Adding weight (adding mass) at the rear adds oversteer. Adding tire loading at the rear through dynamic load transfer (colloquially misleadingly called weight transfer), without adding mass at the rear, adds understeer. Adding normal force to a tire increases its friction force capability, but at a decreasing rate. Adding mass increases inertia linearly, and also increases normal force linearly, which increases frictional force capability less than linearly. Thus the increase in frictional force capability does not keep pace with the increase in inertia, and decreased acceleration capability results.
Am still fabricating away on my Exoskeleton race car. About 120Kw rear wheel drive with engine and gearbox at the back.
The rear end is now complete with about 2 Deg of camber gain at full roll of 50mm of wheel travel from normal ride height.
I need now to start on the front suspension.
Double wishbones, top 2/3 the length of the bottom and scrub radius about 20mm, based on some rims I already have.
I have read that it is beneficial to have the front track wider than the rear for a car that is going to be used purely on track and a very small twisty track on top of it.
First question… Is this statement correct?
Second Question… How do I determine how much wider the front track should be compared to the back?
Third question…What can I design into the chassis to help the understeer prone design of this type of car?
Fourth question… Do I have to get the same camber gain in the front for the same amount of wheel travel, planning on a 50:50 weight distribution front to back?
Making the rear track narrower than the front is popular for cars that are purpose-built for American autocross and Formula SAE/Formula Student, where the courses are extremely tight and are laid out with traffic cones in a parking lot. The idea is primarily to place the wide end of the car in the driver’s view and make it easier to avoid collecting cones with the inside rear wheel. There is no magic correct number or formula for how much narrower to make the rear, but a commonly accepted rule of thumb is to make the overall width at the outside of the tires about four inches (100mm) narrower at the rear than at the front.
Making the rear track narrower also reduces the tendency of a locked axle or limited-slip diff to add understeer.
Actually, a car with 50/50 weight distribution is not inherently prone to understeer, at least if the tires are equal size. However, all cars tend to understeer more in tight turns than in larger-radius ones, mainly because the rear tires tend to track on a smaller radius than the fronts in tight turns. This is called off-tracking. In this situation, the combination of drag force from the front tires and thrust force from the rears tends to create a couple that adds understeer. Making the car more tail-heavy, while keeping front and rear tire sizes identical, helps. However, that may not be an option if the car is at a stage where the locations of most components have already been defined.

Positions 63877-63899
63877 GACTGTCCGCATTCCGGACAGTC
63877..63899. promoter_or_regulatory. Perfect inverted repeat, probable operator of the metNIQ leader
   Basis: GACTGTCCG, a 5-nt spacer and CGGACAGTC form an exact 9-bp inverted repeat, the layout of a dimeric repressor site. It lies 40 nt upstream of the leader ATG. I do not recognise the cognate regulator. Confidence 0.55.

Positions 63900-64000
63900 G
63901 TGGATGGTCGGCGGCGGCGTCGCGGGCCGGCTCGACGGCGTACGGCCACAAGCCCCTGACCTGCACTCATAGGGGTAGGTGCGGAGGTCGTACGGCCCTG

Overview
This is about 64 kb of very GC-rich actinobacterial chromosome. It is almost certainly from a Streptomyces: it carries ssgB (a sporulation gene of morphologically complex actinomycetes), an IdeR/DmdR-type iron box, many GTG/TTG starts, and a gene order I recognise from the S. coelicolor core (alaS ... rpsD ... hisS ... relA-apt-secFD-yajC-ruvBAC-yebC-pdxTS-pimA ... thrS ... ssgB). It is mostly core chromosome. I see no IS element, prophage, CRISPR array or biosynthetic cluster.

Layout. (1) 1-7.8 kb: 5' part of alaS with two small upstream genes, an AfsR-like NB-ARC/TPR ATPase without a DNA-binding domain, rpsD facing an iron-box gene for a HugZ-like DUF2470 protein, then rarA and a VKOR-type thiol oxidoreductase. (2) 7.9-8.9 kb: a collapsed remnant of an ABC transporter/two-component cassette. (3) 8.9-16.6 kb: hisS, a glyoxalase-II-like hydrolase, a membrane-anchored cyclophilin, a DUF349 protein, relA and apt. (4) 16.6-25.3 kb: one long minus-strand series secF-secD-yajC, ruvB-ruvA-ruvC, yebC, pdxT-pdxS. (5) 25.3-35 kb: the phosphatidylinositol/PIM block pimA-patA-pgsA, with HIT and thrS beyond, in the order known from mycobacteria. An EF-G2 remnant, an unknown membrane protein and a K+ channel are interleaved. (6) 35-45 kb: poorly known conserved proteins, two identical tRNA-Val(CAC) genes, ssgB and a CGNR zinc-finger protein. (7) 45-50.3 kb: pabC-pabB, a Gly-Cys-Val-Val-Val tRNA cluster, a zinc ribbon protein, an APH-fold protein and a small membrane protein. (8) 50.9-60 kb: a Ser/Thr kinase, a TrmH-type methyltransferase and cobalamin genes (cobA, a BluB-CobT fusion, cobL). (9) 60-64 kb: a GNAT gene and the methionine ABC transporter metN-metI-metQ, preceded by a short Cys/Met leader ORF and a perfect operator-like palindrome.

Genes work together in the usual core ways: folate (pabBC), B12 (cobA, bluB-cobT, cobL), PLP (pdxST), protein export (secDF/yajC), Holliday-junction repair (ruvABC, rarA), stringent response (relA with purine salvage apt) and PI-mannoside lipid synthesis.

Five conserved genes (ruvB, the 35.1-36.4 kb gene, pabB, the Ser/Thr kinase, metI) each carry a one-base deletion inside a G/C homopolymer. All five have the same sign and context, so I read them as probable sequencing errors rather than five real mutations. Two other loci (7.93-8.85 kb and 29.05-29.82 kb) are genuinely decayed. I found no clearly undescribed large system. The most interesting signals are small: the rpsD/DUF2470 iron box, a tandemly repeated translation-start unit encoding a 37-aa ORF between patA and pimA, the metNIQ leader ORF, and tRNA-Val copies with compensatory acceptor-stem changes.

Making the wheelbase shorter reduces off-tracking.
Giving the rear more roll resistance than the front reduces understeer. This can be done by giving the front less geometric roll resistance (lower roll center), and/or less elastic roll resistance (softer springs and a/r bar) relative to the rear. It is not uncommon in FSAE cars for the car to corner with the inside rear tire almost completely unloaded, and even then teams often run toe-out at the rear to try to kill understeer in the very tight turns.
Choice of differential matters. Probably the best type available is a worm-gear limited-slip, with viscous fluid in it and little or no preload. This produces little torque transfer or locking torque when power application is modest and the wheels are turning close to the same RPM, yet still can transfer enough torque even with the inside rear very light if wheel speeds start to differ by a lot, as when the inside rear starts to spin. Note that some wheelspin has to occur for this to happen, so traction control can prevent this strategy from working. The aggressiveness of the viscous locking effect can be tuned by changing the viscosity of the fluid.
Having similar camber change properties front and rear is generally a good idea.
For tight turns, it is generally advisable to have considerable Ackermann geometry (toe-out with steer) in the front end.
If the car will have to negotiate high-speed sweepers as well as tight turns, it will often have excessive oversteer in the higher-speed turns when it’s happy in the tight turns. Rules permitting, this can be addressed with aerodynamics: a preponderance of downforce at the rear.